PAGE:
D.I.Y. – Bottom Bracket Sleeve Modification

Warning: Bike Geek Post! Most cyclists have a certain bike part they tend to destroy. OK, some, like Scott Pauker, seem to destroy most everything, but for me it’s bottom brackets. This post isn’t meant to start a which BB is better debate, we’re all at the mercy of the manufacturers and their latest “standards”. For touring I’ve settled on the external bearing standard, because it’s currently the most widely used and easiest to replace. Also, unlike square taper bottom brackets, one size fits most, with the right adapters.

The right adapters, specifically the center sleeve, is what this post is about. In getting my Surly Pugsley ready for this summer’s adventure, I decided to replace the well worn stock bottom bracket with a Hope FatSno 100mm stainless steel bottom bracket. I got almost five years out of the Chris King bottom bracket on my Troll and would have bought another for this bike, but the price has gotten ridiculous and it now requires an additional “conversion kit” for bike fitment. The center sleeve of the Hope FatSno is designed to work with a 100mm bottom bracket shell and three spacers, while the spindle on the Surly Mr. Whirly crankset on my Pugsley is designed to work with a 100mm bottom bracket shell and one spacer, on the drive-side.

One drive-side spacer and no center sleeve

Install 3 spacers and the crankset doesn’t fit; install one spacer and the cups don’t fully thread in because the center sleeve is to long. Most people just omit the sleeve, but that leaves the bearings less protected from the water and mud that accumulates in the bottom bracket shell. Here’s a better way to fix the problem. First, the tools:

Some old road bike inner tube, sand paper, a steerer tube cutting guide, grease, bottom bracket tools, and a hacksaw.

The sleeve needs the width of two spacers removed from the center, so I marked the area to be removed, clamped the sleeve in the steerer tube cutting guide, clamped the guide in a vice, and started cutting.

Steerer tube cutting guide

Two cuts remove the needed material.

The space shows approximately how much was removed

Deburr the edges with sand paper, cut two pieces of inner tube and slide them over the sleeve. Some silicone spray or a little grease makes sliding the tube pieces easier.

Two layers of inner tube cover the cut and seal the sleeve

If you don’t have a drain hole in the bottom of your bottom bracket shell, now’s the time to drill one. A 4mm or 5/32 drill bit is about the right size and make sure you center punch a starting point so the bit doesn’t walk.

Once that’s done, clean the bottom bracket shell and bearing cup threads, grease everything, install the bottom bracket with the modified center sleeve (remember, the drive-side is lefty-tighty and make sure you didn’t lose the o-rings on the ends of the sleeve) and you’re done.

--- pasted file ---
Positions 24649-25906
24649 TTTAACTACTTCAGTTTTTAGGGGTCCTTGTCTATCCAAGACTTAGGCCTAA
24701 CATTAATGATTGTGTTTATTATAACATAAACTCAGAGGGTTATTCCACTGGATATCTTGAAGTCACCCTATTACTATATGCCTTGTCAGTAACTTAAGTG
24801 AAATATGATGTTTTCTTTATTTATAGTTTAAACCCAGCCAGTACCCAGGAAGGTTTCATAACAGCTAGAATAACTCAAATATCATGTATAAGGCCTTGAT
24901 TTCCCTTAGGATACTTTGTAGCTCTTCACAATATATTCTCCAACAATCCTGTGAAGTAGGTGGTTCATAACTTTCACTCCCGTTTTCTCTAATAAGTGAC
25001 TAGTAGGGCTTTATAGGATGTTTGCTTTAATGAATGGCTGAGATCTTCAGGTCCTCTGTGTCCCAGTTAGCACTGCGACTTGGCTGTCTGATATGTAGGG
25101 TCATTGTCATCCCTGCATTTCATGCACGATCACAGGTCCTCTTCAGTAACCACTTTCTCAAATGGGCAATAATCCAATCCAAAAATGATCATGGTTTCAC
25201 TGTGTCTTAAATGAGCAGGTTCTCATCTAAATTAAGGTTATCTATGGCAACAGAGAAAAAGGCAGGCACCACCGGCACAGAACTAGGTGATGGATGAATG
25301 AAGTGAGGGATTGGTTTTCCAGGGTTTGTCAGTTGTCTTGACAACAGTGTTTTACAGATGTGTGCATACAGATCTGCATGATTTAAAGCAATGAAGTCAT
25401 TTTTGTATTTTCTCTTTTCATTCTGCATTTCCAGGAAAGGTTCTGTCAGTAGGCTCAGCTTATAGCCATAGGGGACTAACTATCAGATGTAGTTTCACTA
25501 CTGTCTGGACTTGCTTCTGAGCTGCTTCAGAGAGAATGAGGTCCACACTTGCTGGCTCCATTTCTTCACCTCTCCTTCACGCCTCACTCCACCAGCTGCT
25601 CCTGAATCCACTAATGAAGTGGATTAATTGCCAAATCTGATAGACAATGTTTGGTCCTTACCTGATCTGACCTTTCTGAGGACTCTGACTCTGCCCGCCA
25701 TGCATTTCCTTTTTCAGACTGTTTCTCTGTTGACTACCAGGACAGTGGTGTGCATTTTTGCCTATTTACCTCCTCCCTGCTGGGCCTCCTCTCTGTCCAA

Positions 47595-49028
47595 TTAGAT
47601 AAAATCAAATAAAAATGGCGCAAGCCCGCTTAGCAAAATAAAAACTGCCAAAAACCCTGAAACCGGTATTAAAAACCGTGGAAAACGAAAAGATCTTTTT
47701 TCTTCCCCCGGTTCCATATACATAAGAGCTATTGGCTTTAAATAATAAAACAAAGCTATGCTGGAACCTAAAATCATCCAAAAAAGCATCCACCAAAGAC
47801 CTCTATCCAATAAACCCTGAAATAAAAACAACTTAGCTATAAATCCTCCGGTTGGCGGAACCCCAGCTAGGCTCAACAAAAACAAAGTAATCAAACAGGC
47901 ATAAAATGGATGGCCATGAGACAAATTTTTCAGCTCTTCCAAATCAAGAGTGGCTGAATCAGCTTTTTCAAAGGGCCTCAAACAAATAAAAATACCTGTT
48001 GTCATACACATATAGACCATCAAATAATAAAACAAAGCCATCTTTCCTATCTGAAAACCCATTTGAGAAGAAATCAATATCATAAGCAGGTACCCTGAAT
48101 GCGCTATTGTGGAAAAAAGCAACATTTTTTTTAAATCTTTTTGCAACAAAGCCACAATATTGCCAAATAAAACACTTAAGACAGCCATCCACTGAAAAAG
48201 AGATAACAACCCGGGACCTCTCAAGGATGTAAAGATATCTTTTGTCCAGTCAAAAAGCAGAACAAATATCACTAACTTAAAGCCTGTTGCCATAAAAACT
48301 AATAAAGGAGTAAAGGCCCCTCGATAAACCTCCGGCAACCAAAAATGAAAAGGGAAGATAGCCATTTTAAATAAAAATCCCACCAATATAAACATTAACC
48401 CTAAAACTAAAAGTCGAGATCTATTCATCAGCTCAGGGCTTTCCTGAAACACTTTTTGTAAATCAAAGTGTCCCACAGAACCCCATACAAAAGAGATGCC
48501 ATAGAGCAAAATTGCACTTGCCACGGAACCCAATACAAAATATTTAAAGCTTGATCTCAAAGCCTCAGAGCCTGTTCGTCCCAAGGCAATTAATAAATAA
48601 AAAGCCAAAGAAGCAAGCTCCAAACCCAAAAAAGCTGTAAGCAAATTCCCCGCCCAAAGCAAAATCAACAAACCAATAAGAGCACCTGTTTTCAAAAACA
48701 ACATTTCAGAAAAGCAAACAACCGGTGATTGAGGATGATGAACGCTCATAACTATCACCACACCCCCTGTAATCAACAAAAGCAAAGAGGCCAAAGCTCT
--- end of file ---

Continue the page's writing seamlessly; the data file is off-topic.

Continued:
If you want to fit a common 68mm/73mm bottom bracket to the 100mm shell on your fat bike, no problem, the inner tube bridges the excess space. If you do adapt a narrow width sleeve to a wide bottom bracket shell, make sure both ends of the sleeve are fully seated in the bearing cups before installing the crankset.

This modification can be used for converting just about any bottom bracket sleeve to fit any width shell and crankset combination.

 

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3 thoughts on “D.I.Y. – Bottom Bracket Sleeve Modification

  1. The bearings are on the outside of the frame. Why would water entering the inside of the bottom bracket effect external bearings. I think you are over thinking this…regards

    1. Being that I’m not sure if you’re thinking about this enough, let me explain. Water can get into the bearings from the outboard side, between the seals and also between the inner bearing race and the crank arm spindle. This is why some cranksets (upper end Shimano and maybe some others) have an O-ring to seal this space. Yes, the fit between the spindle and inner race is tight, but there is still space and that is why you can remove your crankset without a press. As a note – Surly Mr. Whirly cranks do not have this O-ring from the factory.

      Water gets into the bearings from the inboard side, when there is no sleeve, from the water that accumulates in the bottom bracket shell. Water gets into the BB shell from a few ways: condensation, tube vent holes from welding (usually by the dropouts), and down the seat tube. That is why some seat tube slots face forward – to reduce this. This is also why drilling a drain hole in the bottom bracket shell is recommended. When you look at the sleeve for outboard bearing bottom brackets, there are O-rings that seal the sleeve into the bearing cups to prevent water in the BB shell from getting into the bearings.

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